The hottest travel destination right now isn’t the tropics—it is heading off the planet and into space. Just last October, William Shatner, famous for his iconic role as Captain James T. Kirk in Star Trek, became the oldest person to go to space. The 90-year-old actor described it as, “The most profound experience I can imagine.”

Space tourism got its start about 20 years ago when investment manager Denis Tito spent a reported $20 million to visit the International Space Station for eight days via a Russian rocket. The industry has been growing since then.

Major space tourism companies planning or already selling rides into space include Blue Origin, headed by Amazon founder Jeff Bezos…SpaceX, from Tesla founder Elon Musk…and ­Virgin Galactic, started by Virgin Atlantic airlines founder Richard Branson. At the moment, Virgin Galactic is the only one publicly offering flights, and a ticket costs an astronomic $450,000 per person. But if space tourism catches on—and there is every indication that it will—more companies will come onto the scene, which means more competition and more affordable tickets.

Space tourism isn’t too different from the space travel you have already seen. Blue Origin and SpaceX use traditional rockets to launch a small capsule into the sky, which then descends and decelerates with parachutes and lands in the ocean. Blue Origin has sent its rockets as far as 62 miles above the Earth’s surface, passing the Kármán line—considered the boundary between Earth’s atmosphere and space. (The Federal Aviation Administration, US military and NASA consider 50 miles above Earth the beginning of space, but the Fédération Aéronautique Internationale sets that border at 62 miles.) And SpaceX has sent four tourists on a three-day vacation orbiting 367 miles above the Earth.

Virgin Galactic does things a little differently. Its spacecraft starts off on a runway and is carried aloft by another aircraft. When the carrier aircraft reaches about 50,000 feet, the spacecraft is released, fires its rockets and ascends to the edge of space. Once it reaches this height, passengers can unbuckle themselves and enjoy a few minutes of weightlessness. Then the craft returns to Virgin’s Spaceport America in New Mexico, making a gliding landing on a runway just as the NASA space shuttles did. Virgin’s flights generally take passengers about 50 miles above Earth, and the round-trip takes about 90 minutes.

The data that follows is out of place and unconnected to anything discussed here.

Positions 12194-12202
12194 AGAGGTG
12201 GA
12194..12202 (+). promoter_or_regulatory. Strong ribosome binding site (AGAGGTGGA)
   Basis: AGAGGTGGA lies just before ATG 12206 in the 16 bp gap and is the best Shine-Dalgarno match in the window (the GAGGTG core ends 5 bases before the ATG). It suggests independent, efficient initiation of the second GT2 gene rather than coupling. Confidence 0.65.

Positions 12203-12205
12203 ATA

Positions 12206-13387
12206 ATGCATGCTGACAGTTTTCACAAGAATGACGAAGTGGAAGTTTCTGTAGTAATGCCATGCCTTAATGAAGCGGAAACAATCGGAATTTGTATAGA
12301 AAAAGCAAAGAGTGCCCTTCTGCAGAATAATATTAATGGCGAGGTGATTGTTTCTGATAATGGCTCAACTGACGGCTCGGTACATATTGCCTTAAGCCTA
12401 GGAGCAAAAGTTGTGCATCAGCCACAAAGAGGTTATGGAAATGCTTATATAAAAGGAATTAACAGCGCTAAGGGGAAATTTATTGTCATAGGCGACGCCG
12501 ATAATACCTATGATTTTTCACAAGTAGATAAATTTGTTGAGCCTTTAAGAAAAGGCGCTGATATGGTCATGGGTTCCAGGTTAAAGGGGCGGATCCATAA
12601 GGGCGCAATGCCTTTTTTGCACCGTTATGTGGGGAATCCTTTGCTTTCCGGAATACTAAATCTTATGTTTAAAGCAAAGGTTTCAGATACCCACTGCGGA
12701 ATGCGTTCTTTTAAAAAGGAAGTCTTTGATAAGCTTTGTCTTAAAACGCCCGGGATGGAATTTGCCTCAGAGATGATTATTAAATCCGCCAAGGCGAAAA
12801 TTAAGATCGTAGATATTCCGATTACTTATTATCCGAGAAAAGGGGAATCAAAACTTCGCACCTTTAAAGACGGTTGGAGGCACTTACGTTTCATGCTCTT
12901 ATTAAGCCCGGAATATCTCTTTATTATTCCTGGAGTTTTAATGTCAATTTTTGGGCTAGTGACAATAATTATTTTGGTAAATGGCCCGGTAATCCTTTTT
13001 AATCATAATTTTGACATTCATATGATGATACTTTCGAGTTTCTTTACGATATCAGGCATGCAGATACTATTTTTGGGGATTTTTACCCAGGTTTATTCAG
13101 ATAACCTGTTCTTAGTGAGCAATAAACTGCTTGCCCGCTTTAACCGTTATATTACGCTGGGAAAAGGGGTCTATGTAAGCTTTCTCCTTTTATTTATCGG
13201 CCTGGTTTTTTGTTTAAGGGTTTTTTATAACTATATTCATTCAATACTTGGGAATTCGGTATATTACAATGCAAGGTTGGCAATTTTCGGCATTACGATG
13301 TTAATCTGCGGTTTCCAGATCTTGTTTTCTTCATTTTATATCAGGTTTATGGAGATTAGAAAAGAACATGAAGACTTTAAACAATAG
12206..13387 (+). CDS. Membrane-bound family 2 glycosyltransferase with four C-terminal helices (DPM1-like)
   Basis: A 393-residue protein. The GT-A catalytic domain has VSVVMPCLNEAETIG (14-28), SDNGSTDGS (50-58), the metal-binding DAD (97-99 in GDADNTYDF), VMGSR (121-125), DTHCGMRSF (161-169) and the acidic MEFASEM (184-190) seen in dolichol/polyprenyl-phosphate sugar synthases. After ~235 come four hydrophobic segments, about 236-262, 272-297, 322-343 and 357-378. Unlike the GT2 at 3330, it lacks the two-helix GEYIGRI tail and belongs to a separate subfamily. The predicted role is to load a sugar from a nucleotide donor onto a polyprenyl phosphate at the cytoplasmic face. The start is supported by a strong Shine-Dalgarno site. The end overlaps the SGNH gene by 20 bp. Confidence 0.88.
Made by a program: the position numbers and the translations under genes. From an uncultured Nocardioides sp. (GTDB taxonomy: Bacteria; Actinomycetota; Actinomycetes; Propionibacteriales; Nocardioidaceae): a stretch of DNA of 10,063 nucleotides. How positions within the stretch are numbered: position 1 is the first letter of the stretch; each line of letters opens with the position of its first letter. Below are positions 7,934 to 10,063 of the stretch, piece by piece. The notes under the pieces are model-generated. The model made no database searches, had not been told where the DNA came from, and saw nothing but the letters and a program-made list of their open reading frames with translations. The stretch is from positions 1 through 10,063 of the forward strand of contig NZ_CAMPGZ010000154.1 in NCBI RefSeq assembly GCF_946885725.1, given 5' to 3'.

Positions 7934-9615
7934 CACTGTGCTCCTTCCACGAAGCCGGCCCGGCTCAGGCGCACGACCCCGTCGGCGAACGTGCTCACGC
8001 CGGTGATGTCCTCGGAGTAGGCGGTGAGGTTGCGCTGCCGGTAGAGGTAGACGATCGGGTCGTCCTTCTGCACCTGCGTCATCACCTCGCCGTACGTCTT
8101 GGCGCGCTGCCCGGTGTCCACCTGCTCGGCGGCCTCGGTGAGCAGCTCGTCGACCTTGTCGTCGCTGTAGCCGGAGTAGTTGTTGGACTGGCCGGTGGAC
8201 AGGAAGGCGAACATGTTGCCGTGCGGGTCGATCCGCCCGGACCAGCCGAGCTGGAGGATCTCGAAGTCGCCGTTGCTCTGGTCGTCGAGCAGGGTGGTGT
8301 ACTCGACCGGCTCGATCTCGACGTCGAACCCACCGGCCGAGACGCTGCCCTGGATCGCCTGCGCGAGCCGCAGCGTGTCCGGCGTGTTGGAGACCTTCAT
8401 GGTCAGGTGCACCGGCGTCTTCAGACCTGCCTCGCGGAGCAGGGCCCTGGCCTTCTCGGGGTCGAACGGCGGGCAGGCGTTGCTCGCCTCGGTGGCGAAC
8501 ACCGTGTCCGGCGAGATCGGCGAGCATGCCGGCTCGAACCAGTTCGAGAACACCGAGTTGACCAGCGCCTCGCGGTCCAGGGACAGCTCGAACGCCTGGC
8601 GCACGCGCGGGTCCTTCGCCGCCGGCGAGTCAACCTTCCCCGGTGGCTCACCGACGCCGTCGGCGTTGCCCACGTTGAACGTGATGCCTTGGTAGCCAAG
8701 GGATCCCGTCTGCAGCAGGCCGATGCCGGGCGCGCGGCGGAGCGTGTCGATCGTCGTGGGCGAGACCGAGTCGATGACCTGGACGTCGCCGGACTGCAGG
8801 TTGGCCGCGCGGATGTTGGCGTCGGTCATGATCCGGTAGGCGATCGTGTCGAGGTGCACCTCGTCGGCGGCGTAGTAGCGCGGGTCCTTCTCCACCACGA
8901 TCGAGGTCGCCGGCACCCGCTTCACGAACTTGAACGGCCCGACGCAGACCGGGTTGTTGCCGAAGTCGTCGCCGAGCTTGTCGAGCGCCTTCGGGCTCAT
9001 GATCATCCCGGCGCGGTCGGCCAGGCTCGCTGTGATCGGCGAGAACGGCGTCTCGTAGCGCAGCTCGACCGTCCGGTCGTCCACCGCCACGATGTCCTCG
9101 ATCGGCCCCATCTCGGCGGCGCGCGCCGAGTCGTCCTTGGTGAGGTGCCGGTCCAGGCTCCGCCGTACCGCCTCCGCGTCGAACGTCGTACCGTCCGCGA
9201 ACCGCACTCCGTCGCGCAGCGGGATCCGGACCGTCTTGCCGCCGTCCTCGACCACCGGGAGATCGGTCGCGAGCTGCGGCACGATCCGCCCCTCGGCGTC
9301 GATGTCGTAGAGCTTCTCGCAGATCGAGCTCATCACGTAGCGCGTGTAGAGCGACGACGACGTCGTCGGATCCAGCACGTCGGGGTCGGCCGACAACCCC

Is It Safe?

Space travel may be safer than you imagine. The rockets and spacecrafts are based on American and Russian models with years of design and safety precautions behind them, and NASA has been using private companies—including SpaceX—for cargo flights to the International Space Station for about a decade.

Of course, travel to space has an inherent and unavoidable element of danger. In 2014, a prototype spacecraft from Virgin Galactic broke apart after launch due to a copilot error, killing one pilot and injuring another. But tragic accidents such as these always produce waves of innovation and even greater focus on safety. Both Richard Branson and Jeff Bezos flew on the maiden voyages of their respective spacecraft, demonstrating a huge amount of trust in their machinery and personnel.

Countdown to Lift-Off

Before your space flight, you will need some training. Some companies train passengers for as little as one day…some for as long as six months. You’ll need a very different level of preparation if you’re going to ride a rocket up to the edge of space and come right back down—a trip that lasts maybe 90 minutes—compared with a multiday orbital trip, for example.